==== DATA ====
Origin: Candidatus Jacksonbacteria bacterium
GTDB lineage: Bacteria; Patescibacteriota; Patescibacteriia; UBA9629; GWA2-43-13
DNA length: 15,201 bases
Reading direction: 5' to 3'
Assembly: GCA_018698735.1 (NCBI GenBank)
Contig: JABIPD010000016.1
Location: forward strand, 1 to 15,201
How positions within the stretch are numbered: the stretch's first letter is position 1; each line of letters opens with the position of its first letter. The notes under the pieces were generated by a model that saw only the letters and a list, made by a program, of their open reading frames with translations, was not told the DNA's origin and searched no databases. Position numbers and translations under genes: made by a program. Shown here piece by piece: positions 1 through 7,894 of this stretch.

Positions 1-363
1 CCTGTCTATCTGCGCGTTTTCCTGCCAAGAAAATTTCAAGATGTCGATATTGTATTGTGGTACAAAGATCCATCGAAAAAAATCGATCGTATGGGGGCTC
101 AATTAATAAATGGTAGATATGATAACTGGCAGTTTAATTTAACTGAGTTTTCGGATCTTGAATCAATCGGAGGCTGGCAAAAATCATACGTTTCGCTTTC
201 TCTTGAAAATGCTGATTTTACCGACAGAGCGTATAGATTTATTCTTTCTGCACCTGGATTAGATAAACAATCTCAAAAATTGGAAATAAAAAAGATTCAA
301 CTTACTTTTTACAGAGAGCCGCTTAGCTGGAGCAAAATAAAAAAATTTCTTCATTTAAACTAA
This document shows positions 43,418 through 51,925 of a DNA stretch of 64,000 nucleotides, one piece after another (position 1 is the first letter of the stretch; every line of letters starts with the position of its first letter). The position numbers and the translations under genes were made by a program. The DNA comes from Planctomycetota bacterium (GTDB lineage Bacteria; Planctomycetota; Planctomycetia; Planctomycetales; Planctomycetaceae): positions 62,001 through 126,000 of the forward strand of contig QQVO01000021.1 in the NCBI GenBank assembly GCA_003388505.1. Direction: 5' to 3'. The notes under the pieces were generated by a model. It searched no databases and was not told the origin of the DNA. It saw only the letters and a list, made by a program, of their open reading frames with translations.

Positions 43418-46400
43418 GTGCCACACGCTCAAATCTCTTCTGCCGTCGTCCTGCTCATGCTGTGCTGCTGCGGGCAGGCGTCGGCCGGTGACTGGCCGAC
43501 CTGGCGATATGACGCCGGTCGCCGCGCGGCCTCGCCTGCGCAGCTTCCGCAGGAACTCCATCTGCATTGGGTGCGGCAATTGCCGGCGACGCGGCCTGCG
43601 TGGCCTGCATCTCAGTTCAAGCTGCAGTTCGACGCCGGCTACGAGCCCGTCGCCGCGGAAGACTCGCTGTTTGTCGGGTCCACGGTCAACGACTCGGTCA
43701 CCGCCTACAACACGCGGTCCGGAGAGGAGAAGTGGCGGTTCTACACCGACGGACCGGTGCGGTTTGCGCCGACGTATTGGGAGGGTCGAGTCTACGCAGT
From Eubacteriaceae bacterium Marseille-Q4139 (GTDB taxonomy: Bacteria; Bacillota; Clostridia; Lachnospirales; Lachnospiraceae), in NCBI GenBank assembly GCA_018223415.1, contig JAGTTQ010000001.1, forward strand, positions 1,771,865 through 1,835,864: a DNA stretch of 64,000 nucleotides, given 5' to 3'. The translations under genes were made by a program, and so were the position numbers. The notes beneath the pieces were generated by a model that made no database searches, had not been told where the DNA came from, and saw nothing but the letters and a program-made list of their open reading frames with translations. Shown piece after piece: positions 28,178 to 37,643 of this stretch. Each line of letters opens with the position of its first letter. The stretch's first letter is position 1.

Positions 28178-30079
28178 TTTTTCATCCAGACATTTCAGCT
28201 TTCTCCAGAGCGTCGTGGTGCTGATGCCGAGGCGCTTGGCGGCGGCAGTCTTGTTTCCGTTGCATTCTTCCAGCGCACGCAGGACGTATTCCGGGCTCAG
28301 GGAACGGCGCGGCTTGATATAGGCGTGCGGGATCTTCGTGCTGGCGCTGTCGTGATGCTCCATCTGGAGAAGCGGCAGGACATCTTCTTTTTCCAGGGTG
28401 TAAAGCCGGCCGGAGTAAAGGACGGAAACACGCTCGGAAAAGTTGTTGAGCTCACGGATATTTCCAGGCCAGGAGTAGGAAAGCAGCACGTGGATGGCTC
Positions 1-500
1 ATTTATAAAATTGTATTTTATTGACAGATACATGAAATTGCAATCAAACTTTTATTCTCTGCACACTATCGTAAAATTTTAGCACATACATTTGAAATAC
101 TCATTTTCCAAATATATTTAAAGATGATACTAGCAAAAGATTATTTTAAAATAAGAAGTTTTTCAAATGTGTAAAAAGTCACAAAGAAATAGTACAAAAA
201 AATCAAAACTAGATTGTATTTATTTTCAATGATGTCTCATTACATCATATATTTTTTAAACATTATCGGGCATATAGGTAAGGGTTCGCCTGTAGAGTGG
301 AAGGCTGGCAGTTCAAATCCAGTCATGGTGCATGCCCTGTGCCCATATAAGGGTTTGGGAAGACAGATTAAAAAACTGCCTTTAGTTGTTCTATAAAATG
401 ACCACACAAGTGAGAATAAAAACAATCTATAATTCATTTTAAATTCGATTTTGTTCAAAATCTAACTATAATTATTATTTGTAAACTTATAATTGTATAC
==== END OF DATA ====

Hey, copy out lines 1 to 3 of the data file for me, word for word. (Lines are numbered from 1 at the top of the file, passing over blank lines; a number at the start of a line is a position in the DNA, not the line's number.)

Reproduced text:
Origin: Candidatus Jacksonbacteria bacterium
GTDB lineage: Bacteria; Patescibacteriota; Patescibacteriia; UBA9629; GWA2-43-13
DNA length: 15,201 bases